The very word, for most, conjures up the notion of comfort, safety, and unconditional love. When one views the picture, one is struck by the tired look in her eyes and the hope for a better situation down the road. One has to wonder if Dorothea viewed this picture from a psychoanalytic perspective, social or formal analysis when constructing the actual shot.
Note Social Security number tattooed on arm. Which would make him 27 years old when this picture was taken. This pic has long been a favorite of mine. She started out her career in photography taking commercial portraits in s San Francisco. Dorothea then worked in the Southwest with her first husband, painter Maynard Dixon.
In the early s, Lange intuitively took her camera to the streets, recording the breadlines and waterfront strikes of Depression era San Francisco. Collaborating with her second husband, labor economist Paul S. Taylor, she documented the troubled exodus of farm families migrating West in search of work.
I do not remember how I explained my presence or my camera to her, but I do remember she asked me no questions. I made five exposures, working closer and closer from the same direction. I did not ask her name or her history. She told me her age, that she was thirty-two.
She said that they had been living on frozen vegetables from the surrounding fields, and birds that the children killed. She had just sold the tires from her car to buy food. There she sat in that lean- to tent with her children huddled around her, and seemed to know that my pictures might help her, and so she helped me.
There was a sort of equality about it. Popular PhotographyFeb.
Awaiting the opening of orange picking season at Porterville, California. Sam Cates, wife of Cow Hollow farmer. Car on siding across tracks from pea packing plant.
Twenty-five year old itinerant, originally from Oregon. Outskirts of El Paso, Texas. Rural filling stations become community centers and general loafing grounds.
Cedargrove Team members about to play in a baseball game. Note kerosene pump on the right and the gasoline pump on the left. Rough, unfinished timber posts have been used as supports for porch roof. Negro men sitting on the porch.
Brother of store owner stands in doorway. Living in American River camp near Sacramento, California. He is now left stranded in the cut-over area. Drought refugees from Abilene, Texas, following the crops of California as migratory workers. Two year drought, then a crop, then two years drought and so on.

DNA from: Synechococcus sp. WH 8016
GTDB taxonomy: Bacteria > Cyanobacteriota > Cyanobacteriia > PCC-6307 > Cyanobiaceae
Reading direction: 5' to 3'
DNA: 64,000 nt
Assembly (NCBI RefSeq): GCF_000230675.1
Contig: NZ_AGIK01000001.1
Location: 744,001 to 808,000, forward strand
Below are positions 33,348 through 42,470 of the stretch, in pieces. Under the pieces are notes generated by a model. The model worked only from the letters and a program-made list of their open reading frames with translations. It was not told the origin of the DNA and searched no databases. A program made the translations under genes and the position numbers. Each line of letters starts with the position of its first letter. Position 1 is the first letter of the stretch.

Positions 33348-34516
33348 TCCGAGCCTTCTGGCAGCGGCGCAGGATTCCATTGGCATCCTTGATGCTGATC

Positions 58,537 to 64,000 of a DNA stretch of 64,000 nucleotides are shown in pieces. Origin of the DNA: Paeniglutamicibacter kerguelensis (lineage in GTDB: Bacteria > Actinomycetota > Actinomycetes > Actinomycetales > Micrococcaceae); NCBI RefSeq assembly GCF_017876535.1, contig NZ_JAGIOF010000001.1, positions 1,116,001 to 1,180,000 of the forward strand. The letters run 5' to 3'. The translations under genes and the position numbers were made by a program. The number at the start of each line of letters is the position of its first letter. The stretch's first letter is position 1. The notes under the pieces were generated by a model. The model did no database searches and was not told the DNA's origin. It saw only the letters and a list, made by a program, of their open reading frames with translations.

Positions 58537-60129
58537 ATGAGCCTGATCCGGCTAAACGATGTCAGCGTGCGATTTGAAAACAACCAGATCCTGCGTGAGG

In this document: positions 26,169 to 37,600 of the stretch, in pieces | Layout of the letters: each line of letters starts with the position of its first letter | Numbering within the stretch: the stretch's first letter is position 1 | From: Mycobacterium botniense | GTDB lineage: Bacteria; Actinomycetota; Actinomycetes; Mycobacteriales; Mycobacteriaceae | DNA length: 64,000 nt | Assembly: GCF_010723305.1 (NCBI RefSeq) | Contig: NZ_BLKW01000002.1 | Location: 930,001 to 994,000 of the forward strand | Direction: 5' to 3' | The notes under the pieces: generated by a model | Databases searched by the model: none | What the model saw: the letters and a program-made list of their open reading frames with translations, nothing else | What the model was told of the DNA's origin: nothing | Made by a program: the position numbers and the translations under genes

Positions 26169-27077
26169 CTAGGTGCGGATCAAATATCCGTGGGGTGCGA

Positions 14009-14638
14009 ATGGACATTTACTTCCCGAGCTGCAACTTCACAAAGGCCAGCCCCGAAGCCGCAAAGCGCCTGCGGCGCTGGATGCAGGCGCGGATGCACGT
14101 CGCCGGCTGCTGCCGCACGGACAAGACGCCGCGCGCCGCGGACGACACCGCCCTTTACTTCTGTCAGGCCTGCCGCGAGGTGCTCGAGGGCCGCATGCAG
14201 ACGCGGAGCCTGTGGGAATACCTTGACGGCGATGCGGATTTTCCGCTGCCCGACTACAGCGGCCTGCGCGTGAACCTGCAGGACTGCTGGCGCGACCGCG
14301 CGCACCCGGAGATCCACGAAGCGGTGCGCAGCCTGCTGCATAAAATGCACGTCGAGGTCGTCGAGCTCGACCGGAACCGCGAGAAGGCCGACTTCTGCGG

I got two brothers still trying to make it back there. Farmer from Independence, Kansas, on the road at cotton chopping time. He and his family have been in California for six months.Dorothea Lange is one of the America’s most renowned documentary photographers. Yet her works can not be considered as “purely” documental.
Lnge’s ability to demonstrate the inner world of her heroes and her masterful photographic techniques placed her works in the middle between photography and art. Photographs of Dorothea Lange, Scott Braley from Freedom Voices.
a representation that now makes representations." (from the essay by Douglas R. Nickel, director for the Center for Creative Photography) Dorothea Lange Photos Farm Security Administration-Ed. B. Clarke; Photos «first ‹ previous 1 Dorothea Lange (May 26, – October 11, ) was an influential American documentary photographer and photojournalist, best known for her Depression-era work for the Farm Security Administration (FSA).
They research Dorothea Lange's documentary projects, and create their own photo essay about a subject of interest to them. Learning Objectives • Students will discuss and analyze examples of social-documentary photographs by Dorothea Lange.
More about Lange What distinguished Lange’s work was a challenging intelligence and an artist’s eye. Her intelligence allowed her to bypass the exceptional – .
Dorothea Lange, Florence Thompson, and the ethics of documentary photography The most famous photograph of the Great Depression was almost never taken. At the end of a long day on the road in California photographing migrant workers, Dorothea Lange was ready to call it quits.
She had just spent a month alone photographing migrants and.